What is Prosecutorial Discretion in Immigration Court?

Homeland Security has the power to decide whether or not to do something about a person or group of people. It’s sometimes possible for other U.S. immigration agencies as well to stop working on a deportation case, too. This is called Prosecutorial Discretion. 

Because the U.S. has limited resources, it uses Prosecutorial Discretion with care and discretion. Some undocumented noncitizens can be ignored in favor of going after others that are thought to be a bigger threat to the country. This way, the immigration institutions can close less important cases and spend their time and money on more important ones. 

The following is a non-exhaustive list of reasons that may render you as less of a threat, and more likely to have your case closed with Prosecutorial Discretion: 

  • You are of old age. 
  • You have lived in the U.S. for a long time 
  • You have a mental condition that could have played a role in past criminal behavior, or you have a physical or mental condition that needs to be cared for or treated. 
  • You have been the victim of a crime in the U.S., or you have been a witness or victim in active legal proceedings.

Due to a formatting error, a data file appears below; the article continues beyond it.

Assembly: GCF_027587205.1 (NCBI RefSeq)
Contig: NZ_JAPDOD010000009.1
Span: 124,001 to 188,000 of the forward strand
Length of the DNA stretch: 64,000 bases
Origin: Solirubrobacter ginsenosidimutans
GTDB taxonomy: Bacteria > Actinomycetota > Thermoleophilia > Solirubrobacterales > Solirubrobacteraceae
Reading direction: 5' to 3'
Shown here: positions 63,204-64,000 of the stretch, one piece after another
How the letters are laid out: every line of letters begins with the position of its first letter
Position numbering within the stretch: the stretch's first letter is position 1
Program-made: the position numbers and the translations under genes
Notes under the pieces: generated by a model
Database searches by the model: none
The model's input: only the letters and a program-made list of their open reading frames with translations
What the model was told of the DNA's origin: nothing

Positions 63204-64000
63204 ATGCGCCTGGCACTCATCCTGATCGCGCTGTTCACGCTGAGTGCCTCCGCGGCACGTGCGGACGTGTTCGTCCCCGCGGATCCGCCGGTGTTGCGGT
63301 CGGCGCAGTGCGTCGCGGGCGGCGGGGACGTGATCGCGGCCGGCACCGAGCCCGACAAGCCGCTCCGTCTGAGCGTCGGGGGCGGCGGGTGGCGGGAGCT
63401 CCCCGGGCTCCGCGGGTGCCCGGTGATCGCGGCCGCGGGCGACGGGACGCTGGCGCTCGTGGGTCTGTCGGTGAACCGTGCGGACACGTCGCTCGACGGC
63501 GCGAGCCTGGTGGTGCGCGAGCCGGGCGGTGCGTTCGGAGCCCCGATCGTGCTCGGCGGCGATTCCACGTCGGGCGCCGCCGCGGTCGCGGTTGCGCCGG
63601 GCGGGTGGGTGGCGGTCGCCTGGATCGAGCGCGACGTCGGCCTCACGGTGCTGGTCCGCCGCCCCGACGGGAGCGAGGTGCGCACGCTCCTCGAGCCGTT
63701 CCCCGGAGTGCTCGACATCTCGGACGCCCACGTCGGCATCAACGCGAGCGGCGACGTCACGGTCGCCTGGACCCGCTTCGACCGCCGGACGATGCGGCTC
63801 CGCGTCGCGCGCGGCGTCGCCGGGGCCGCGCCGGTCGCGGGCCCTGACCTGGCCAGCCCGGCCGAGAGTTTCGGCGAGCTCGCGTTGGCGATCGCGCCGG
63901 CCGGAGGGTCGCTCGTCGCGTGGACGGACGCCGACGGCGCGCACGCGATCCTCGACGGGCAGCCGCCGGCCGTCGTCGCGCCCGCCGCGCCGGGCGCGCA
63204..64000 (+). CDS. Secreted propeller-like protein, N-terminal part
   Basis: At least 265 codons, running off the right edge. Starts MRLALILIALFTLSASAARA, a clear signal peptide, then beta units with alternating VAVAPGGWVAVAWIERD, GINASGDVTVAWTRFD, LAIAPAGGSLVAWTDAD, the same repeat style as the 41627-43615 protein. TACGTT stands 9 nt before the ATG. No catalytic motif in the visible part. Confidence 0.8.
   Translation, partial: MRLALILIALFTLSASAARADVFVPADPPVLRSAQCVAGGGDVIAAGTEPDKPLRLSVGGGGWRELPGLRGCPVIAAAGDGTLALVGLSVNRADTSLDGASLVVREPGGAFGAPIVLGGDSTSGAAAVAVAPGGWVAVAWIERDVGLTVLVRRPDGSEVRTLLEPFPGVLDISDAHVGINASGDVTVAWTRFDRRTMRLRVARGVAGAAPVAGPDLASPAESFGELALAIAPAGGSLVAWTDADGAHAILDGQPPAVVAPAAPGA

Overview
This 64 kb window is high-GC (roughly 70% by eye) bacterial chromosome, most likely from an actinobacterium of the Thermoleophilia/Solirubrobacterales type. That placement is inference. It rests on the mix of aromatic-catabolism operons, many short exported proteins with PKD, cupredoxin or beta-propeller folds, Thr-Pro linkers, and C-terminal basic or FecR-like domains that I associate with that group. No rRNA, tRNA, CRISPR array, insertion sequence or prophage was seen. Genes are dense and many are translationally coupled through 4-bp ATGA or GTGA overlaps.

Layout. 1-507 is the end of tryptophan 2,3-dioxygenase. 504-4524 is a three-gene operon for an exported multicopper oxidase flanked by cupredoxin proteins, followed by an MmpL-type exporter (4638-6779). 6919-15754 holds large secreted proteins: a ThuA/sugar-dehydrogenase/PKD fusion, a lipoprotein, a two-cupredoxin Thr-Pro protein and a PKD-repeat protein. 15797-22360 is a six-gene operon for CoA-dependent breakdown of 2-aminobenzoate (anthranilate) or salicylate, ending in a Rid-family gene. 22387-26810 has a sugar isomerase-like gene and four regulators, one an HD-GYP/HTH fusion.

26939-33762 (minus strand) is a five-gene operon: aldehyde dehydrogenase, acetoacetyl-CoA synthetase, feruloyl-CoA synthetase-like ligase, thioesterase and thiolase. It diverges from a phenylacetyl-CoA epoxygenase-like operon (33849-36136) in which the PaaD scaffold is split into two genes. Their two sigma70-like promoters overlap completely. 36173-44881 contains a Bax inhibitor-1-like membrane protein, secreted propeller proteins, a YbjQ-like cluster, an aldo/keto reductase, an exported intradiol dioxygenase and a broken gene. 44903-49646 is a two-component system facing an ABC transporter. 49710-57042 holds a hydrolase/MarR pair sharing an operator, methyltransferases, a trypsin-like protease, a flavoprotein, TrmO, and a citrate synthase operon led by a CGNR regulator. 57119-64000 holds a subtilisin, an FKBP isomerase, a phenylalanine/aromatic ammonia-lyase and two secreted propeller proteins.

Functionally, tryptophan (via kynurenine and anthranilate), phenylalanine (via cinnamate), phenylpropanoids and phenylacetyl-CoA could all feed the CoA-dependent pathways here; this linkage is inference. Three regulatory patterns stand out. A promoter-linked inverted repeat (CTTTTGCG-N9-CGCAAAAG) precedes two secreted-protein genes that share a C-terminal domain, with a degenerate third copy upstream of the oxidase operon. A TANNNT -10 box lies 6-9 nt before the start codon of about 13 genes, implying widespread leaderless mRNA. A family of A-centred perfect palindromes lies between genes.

• You have family in the U.S. that you care for or help, especially U.S. citizens. 
  • You, or a close family member, are in the military or another public service. 
  • It’s been a long time since your crime, or you have rehabilitated. 

Getting Prosecutorial Discretion in immigration court could mean that you won’t be deported, and your immigration court case will be closed at least for a short time, so it’s a good thing. In addition, if you are an undocumented person, we also advise you not to contact any immigration office without consulting an immigration lawyer first. 

At the J. Molina Law Firm, you can meet with an immigration lawyer who has a lot of experience in immigration court and deportation defense. To get in touch with us, call us at (469) 708-5800, or make an appointment right here. Call now!